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Earlier this year, a federal judge said a miscarriage of justice had likely occurred.

The Canadian Press

The RCMP chose not to disclose and later deleted electronic evidence that could have helped exonerate a Halifax man who was wrongfully convicted of second-degree murder and spent 17 years in prison, according to federal documents released in the Supreme Court of Nova Scotia on Friday.

Glen Assoun spent more than two decades trying to overturn his conviction for the 1995 stabbing death of 28-year-old Brenda Way. Earlier this year, a judge dismissed the charge.

Outside the Halifax courtroom, 63-year-old Mr. Assoun said he’s relieved the country will finally know the real story of his wrongful conviction.

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“It’s emotional, but I’m holding it in. I don’t know what to say. I’m ashamed of them and I’d like to see accountability,” said Mr. Assoun, adding that he also wants justice for Ms. Way and her family.

The August, 2014, report authored by Mark Green of the Department of Justice Canada raised new information in the case and disclosure issues, concluding that “there may be reasonable basis to conclude that a miscarriage of justice likely occurred.”

He cited an analysis done in 2003 by then-RCMP constable Dave Moore using a police database system known as ViCLAS, which led the analyst to believe Michael McGray – who has been convicted of seven murders – was a suspect. Mr. Moore also identified two other possible suspects. According to Mr. Green’s report, Mr. Moore passed on the information to his bosses, RCMP major-crime inspector Andy Lathem and later to then head of the ViCLAS unit, Leo O’Brien. Inspector O’Brien responded that he was not in a position to do anything, the report said.

In March, 2004, Mr. Moore discovered he had been demoted and hundreds of pages of documents he kept in bankers’ boxes were gone. His electronic files were missing. In a letter to his superiors, he wrote, “There was no consideration given to the information or fact that there was a possibility an innocent man was in prison and had been wrongfully convicted.”

According to the report, Mr. Moore’s superiors at ViCLAS, Ken Bradley and Dick Hutchings, told him he was wasting his time and directed him to stop working on Ms. Way’s murder.

In 2005, Mr. Assoun’s appeal lawyer asked for any files relating to ViCLAS be disclosed to him as well as information about other suspects, including Mr. McGray. None were.

Earlier this year, federal Justice Minister David Lametti declared there was a reasonable basis to believe a miscarriage of justice had occurred.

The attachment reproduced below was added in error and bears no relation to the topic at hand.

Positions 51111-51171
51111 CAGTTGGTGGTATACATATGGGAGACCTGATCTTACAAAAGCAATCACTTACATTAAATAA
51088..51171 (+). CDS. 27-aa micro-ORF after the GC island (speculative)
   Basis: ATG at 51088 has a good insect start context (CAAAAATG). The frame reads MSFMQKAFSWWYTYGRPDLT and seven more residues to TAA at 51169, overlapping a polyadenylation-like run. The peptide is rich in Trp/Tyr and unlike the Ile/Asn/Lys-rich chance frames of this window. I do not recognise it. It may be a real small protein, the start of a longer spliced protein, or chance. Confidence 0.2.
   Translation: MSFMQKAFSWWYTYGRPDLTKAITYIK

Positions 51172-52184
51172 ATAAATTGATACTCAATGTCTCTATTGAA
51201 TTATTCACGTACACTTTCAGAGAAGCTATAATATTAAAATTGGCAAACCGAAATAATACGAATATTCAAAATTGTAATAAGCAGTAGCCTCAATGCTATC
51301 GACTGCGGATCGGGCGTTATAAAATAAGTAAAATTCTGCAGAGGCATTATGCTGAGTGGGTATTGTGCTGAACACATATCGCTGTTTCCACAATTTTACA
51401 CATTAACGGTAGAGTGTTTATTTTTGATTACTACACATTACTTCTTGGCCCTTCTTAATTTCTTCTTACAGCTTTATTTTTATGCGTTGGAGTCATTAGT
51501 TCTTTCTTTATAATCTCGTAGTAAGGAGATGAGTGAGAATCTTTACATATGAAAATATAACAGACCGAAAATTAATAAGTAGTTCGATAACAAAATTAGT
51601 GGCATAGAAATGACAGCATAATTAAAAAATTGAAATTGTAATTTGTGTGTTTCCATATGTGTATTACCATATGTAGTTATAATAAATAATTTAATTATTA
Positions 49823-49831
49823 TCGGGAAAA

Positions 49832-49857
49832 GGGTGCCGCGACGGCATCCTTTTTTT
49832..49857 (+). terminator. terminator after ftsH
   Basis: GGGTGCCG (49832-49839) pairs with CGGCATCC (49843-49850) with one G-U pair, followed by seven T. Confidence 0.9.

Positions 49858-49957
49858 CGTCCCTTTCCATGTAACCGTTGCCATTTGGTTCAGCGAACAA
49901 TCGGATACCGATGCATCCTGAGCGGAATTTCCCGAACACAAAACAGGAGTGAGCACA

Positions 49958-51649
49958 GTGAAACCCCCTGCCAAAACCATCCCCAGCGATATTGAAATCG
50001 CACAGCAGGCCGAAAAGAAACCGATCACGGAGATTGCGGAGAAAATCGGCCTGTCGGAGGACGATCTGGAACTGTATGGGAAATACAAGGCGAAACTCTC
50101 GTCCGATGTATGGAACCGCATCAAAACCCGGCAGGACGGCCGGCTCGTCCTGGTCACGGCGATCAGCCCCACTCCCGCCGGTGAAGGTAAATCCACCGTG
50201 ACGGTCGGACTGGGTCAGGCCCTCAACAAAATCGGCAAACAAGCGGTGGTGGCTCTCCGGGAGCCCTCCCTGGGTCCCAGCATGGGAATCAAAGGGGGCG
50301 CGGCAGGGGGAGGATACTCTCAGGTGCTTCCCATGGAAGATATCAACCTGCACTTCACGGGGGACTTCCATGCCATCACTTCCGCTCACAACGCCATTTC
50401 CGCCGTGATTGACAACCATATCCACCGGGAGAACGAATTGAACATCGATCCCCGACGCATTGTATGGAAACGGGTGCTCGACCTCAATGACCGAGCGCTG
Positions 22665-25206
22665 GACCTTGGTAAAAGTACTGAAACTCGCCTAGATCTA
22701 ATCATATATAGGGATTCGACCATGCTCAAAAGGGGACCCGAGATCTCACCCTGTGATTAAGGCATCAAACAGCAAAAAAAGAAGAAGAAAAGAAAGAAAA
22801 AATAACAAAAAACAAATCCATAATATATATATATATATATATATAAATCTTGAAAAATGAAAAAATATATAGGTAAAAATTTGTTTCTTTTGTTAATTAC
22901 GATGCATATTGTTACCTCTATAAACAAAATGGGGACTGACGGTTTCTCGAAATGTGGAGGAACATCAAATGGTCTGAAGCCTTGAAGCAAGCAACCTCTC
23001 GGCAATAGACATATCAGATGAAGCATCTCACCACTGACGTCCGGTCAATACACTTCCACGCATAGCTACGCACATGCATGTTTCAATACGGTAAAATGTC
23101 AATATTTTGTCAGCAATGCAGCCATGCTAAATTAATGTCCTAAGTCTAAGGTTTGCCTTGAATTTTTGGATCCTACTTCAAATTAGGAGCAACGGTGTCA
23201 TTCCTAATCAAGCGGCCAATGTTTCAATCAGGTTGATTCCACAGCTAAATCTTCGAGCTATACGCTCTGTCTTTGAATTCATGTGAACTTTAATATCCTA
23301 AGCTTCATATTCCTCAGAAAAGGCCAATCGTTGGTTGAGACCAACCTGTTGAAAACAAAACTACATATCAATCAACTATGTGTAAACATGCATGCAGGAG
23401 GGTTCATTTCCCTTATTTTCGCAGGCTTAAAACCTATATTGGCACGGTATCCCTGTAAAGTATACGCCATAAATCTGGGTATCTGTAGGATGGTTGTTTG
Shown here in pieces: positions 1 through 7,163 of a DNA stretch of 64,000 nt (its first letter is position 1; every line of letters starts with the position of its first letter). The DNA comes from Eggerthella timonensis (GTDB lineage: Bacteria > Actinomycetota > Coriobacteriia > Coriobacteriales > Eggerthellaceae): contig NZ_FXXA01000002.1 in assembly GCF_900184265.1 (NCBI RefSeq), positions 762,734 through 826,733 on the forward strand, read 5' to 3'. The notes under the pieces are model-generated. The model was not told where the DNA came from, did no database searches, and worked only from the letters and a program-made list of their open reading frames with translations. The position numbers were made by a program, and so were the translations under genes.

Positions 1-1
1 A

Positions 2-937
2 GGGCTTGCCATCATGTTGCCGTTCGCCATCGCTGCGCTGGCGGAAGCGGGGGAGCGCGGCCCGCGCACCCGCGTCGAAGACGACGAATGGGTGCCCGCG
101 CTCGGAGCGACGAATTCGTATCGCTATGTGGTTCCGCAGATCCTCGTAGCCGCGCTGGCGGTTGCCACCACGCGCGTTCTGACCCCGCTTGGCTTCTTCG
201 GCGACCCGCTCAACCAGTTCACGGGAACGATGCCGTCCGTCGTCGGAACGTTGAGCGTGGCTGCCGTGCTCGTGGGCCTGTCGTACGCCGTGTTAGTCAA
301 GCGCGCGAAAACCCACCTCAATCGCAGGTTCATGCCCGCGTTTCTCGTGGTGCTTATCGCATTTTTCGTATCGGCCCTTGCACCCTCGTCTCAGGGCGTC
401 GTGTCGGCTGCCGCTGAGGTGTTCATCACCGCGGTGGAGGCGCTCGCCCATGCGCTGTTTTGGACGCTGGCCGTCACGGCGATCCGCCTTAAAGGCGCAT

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The RCMP launched an internal investigation into the disappearance of the files in 2014. On Friday, the RCMP said the files were deleted “for quality-control purposes.”

“None of that should ever have happened. It’s against policy,” RCMP Inspector Lynn Young said. “There was no intention of a cover-up in any way.”

Insp. Young said the ViCLAS program has put in a new system that makes it impossible for this to happen again.

In his report, Mr. Green says that there is no evidence proving that the deletion of Mr. Moore’s work had anything to do with the Assoun matter.

But Innocence Canada, a non-profit group that seeks justice for the wrongly convicted, says that if the appeal court had known of the profiling of Mr. McGray, Mr. Assoun’s conviction and life sentence would not have been upheld and he would not have remained in custody for an additional eight years.

“Someone made decisions in Glen’s case that have left a murderer to walk free for 21 years and God knows what harm that person has done in 21 years,” said Ron Dalton, co-president of Innocence Canada.

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Mr. Assoun’s lawyers, Phil Campbell and Sean MacDonald, say with the release of the hundreds of pages of documents, the public is finally learning the full reasons behind “a tragic loss to the administration of justice.”

In an e-mail on Friday, the now-retired Mr. Moore said the actions of his superiors should be further examined.

“Those individuals in a position of power to do something failed miserably and should be ashamed of themselves and held accountable.”

The report released Friday was a key to Mr. Assoun’s release on bail almost five years ago. On March 1 of this year, Justice James Chipman dismissed the charge against Mr. Assoun after the Nova Scotia Crown dropped its case.

Nova Scotia’s Department of Justice declined to comment on the matter, saying it is still reviewing the information.

Halifax Regional Police, who were in charge of the investigation, released a statement saying they support Justice Chipman’s decision to lift the sealing order and will provide no further comment.

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With a report from The Canadian Press

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